Grande Sonate in F Minor op. Novellette in F Sharp Minor op. Concerto for Piano and Orchestra in A Minor op. Fantaisie-Impromptu in C Sharp Minor, op. Valse in A Minor, op.


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Valse in C Sharp Minor, op. Valse in A Flat Major, op. Valse in B Minor, op. Nocturne in A Flat Major, op. Nocturne in G Major, op. Tarantelle in A Flat Major, op. Grande Etude de Paganini no. Rhapsody in B Minor, op. Rhapsody in G Minor, op. Don't show me this message again. Piano Sonata in C major, Op 37 No 1 composer. May Total duration: The first one, in C major, starts off with a theme of a sort that Clementi often writes: The last bit of melodic material upon which the movement is built comes in similar garb, contributing to a pervasive air of conscious primitivism.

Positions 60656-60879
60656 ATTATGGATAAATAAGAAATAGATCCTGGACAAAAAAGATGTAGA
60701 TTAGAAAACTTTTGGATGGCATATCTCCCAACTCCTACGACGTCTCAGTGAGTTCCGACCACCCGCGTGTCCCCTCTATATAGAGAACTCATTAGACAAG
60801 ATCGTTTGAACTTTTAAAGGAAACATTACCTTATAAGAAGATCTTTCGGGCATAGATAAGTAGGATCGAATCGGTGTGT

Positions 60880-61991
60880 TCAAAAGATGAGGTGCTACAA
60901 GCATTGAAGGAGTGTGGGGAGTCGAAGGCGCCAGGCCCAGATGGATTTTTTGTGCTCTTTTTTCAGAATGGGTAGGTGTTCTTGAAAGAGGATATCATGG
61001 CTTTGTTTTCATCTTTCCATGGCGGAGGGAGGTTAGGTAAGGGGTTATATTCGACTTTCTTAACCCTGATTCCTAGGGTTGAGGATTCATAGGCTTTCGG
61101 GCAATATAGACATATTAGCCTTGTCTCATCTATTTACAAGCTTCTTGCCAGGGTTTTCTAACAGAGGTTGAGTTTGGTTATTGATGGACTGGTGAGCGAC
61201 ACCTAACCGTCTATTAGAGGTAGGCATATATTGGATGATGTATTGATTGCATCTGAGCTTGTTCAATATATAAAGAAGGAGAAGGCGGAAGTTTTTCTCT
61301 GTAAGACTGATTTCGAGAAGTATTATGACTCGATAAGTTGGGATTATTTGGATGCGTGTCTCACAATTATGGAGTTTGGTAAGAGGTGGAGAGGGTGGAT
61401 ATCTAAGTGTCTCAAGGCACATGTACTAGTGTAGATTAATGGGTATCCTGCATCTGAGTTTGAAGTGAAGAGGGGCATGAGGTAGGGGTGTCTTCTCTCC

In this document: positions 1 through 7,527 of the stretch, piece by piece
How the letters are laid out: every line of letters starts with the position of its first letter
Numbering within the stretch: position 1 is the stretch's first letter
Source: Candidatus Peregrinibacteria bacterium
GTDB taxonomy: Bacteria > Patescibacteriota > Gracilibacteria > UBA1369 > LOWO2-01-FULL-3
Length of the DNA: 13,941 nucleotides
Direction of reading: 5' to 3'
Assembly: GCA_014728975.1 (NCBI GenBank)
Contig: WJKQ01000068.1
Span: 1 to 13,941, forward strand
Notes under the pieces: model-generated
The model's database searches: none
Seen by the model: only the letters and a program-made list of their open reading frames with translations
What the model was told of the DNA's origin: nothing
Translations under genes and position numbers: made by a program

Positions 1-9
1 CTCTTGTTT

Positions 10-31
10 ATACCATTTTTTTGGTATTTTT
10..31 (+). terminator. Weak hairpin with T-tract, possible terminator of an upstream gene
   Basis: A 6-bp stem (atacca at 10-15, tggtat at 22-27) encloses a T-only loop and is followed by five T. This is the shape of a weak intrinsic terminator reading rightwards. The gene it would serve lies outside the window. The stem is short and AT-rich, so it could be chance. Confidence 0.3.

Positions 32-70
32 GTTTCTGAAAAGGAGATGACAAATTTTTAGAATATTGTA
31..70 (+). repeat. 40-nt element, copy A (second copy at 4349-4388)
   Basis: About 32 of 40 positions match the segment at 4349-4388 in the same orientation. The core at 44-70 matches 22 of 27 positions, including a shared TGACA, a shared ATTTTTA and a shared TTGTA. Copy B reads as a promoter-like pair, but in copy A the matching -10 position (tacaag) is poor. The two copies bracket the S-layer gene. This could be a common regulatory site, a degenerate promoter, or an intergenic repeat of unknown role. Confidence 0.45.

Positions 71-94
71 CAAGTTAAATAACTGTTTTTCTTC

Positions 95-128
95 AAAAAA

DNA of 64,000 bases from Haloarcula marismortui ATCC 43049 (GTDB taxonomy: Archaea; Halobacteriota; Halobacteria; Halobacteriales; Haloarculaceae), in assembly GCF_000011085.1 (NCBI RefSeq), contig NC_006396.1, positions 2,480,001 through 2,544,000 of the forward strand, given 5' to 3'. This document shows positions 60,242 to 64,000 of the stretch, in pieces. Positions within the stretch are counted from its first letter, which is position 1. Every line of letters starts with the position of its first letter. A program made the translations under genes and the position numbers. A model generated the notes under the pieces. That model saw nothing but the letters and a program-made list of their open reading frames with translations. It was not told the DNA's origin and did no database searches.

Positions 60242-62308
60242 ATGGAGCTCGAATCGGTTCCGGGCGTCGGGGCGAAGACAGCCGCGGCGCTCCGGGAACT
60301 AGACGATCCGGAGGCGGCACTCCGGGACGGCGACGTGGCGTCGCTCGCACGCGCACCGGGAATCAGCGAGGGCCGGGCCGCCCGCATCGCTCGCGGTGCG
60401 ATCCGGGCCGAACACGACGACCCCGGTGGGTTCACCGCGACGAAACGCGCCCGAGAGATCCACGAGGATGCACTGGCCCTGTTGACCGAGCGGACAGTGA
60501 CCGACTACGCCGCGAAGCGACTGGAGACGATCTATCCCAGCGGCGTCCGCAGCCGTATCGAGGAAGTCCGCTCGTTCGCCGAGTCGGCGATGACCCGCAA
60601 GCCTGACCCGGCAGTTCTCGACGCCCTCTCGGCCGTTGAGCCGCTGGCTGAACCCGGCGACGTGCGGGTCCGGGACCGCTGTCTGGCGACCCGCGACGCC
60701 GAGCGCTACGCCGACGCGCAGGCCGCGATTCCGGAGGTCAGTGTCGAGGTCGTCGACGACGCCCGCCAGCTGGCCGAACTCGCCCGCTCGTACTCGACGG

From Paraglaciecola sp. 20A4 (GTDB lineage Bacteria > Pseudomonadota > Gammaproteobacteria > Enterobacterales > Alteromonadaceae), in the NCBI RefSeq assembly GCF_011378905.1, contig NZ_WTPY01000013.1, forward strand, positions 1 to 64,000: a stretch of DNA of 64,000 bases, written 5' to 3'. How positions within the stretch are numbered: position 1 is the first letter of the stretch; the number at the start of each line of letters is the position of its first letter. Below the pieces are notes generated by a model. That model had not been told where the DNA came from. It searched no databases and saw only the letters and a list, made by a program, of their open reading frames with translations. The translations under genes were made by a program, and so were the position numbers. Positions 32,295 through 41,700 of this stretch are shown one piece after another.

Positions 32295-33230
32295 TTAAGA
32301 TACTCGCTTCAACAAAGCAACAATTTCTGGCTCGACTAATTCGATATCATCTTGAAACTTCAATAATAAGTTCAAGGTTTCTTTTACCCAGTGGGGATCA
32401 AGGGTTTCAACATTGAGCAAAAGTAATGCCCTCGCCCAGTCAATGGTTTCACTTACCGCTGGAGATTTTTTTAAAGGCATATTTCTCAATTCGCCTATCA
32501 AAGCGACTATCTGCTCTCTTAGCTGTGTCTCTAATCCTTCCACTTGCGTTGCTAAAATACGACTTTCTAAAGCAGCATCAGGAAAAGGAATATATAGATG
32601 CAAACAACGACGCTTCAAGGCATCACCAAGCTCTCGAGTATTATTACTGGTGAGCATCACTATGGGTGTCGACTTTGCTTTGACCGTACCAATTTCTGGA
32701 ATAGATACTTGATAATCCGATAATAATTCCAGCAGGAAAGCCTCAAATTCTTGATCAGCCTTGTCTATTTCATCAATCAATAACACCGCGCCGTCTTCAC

The second sonata, too, begins with a theme accompanied by a tonic pedal point or drone, this one in simple repeated notes. But here the pedal point, G, has an inconspicuous F sharp upbeat attached, and Clementi makes that semitone shift a central building block of what turns out to be a strong movement.